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January 1993

NSF HPCC Down, but not Out
Ken Kennedy, Director, CRPC

The dust has finally settled on the NSF budget picture for FY93 and it looks like the High Performance Computing and Communications (HPCC) program is alive and well, even though it will be a disastrous year for the overall NSF research budget. As reported in Science, the NSF "Research and Related" budget category suffered a decrease of $14 million from FY92, leaving that category at $1.86 billion. This is particularly disappointing in light of former President Bush's original FY93 request of $2.212 billion, an 18 percent increase, which would have included a $61 million increase for HPCC.

In the light of this bad news, it had been widely expected that the HPCC budget would be flat as well, which would have seriously damaged the NSF HPCC program. The results are now in and the outcome is better than expected. NSF's 1993 operating plan, submitted to Congress in December, shows a modest increase of $25 million for HPCC.

Merrell Patrick, the HPCC coordinator for the NSF, was upbeat about the budget in a recent phone interview. Although it is $36 million less than the original request, this level of funding will allow:

  • The planned development of NSFnet to continue, including an activity in testbeds for educational use of the network.
  • Another round of the "Grand Challenge Applications Group" competition, possibly at a reduced level.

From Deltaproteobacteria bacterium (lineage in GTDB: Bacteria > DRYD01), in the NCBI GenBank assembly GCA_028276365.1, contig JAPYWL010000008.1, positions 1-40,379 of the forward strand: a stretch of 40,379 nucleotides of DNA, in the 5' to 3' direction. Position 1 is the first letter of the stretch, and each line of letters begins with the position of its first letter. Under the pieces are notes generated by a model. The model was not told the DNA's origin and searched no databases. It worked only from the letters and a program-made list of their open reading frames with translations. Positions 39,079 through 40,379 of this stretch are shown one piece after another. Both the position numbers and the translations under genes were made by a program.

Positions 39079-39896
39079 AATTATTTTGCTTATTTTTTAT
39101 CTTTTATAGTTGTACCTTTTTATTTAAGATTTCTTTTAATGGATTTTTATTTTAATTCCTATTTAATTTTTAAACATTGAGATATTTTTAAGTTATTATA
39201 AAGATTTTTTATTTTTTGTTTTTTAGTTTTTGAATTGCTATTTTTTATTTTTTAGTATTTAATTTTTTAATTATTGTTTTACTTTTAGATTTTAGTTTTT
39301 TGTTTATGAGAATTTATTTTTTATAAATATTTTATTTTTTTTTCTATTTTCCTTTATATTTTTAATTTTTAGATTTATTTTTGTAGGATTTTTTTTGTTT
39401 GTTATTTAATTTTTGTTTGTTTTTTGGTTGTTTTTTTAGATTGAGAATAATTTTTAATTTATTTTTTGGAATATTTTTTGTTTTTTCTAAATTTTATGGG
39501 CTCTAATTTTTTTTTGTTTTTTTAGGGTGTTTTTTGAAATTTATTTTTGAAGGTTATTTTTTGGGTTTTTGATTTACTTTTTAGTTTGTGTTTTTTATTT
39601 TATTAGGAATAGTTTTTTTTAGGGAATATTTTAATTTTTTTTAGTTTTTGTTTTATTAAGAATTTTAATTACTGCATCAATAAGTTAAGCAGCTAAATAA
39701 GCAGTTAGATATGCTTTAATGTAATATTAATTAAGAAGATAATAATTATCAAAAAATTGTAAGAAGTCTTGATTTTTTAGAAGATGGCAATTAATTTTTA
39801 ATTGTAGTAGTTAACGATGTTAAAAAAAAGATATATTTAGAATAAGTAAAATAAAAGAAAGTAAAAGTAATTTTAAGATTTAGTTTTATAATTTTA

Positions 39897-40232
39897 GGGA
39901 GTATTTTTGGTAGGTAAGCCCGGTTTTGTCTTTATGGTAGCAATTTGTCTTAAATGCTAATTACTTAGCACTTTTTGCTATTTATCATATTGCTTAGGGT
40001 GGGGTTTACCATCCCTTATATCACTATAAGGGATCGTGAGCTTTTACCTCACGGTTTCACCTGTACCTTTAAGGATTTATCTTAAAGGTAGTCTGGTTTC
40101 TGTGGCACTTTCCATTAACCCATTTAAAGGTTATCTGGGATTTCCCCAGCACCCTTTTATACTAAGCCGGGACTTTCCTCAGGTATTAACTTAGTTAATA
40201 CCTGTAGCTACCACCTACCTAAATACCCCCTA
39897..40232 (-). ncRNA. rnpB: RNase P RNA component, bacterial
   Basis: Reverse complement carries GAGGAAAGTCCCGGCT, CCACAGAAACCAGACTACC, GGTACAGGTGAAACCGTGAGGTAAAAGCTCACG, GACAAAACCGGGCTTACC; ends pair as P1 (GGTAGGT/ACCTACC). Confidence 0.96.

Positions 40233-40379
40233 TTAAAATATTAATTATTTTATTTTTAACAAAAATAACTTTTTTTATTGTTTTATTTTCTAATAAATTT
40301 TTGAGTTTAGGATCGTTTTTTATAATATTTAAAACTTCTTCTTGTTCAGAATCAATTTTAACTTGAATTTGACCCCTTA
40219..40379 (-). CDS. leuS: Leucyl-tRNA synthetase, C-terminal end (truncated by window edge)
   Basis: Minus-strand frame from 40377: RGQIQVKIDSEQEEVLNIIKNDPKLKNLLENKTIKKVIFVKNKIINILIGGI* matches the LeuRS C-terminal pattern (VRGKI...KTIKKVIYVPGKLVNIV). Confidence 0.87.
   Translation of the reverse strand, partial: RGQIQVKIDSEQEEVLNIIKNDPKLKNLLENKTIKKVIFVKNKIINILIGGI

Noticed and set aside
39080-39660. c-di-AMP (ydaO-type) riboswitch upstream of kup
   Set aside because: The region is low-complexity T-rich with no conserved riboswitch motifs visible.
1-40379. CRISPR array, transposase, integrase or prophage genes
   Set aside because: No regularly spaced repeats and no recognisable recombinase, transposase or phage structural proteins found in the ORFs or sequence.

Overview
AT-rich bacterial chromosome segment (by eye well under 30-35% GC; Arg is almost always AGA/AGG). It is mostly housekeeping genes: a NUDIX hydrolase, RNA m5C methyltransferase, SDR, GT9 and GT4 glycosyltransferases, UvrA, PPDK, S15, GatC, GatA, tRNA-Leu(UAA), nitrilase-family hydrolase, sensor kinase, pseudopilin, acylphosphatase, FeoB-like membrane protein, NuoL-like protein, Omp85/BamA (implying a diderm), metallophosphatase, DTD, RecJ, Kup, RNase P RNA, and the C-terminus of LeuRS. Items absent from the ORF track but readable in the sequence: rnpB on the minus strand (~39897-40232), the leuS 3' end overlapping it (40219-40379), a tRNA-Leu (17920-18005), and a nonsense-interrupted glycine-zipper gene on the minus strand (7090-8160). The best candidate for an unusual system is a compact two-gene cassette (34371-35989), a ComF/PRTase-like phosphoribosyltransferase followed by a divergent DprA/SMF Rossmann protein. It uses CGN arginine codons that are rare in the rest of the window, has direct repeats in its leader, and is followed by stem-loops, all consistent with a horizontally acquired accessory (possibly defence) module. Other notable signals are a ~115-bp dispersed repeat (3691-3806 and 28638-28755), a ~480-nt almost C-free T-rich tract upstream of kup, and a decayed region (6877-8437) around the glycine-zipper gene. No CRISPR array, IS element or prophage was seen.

• Support for the programs for Postdoctoral Research Associates in computational science and engineering and in experimental computer science.
  • Further development of the NSF Metacenter concept--this involves linking all of the supercomputer centers into a single national machine room.
  • A small increase in the support for basic research on algorithms, software, tools, and techniques for HPCC. Funding for this last program will be administered through the standard single-investigator research programs.

According to Patrick, the HPCC budget is sufficient to permit a modest expansion of HPCC activities, although nowhere near what had been planned at the beginning of the budget cycle. This is about the best that could be expected, given that the NSF research budget has declined for the first time in many years. The number of new research awards in FY93 will be substantially less than hoped for at the beginning of the budget cycle.

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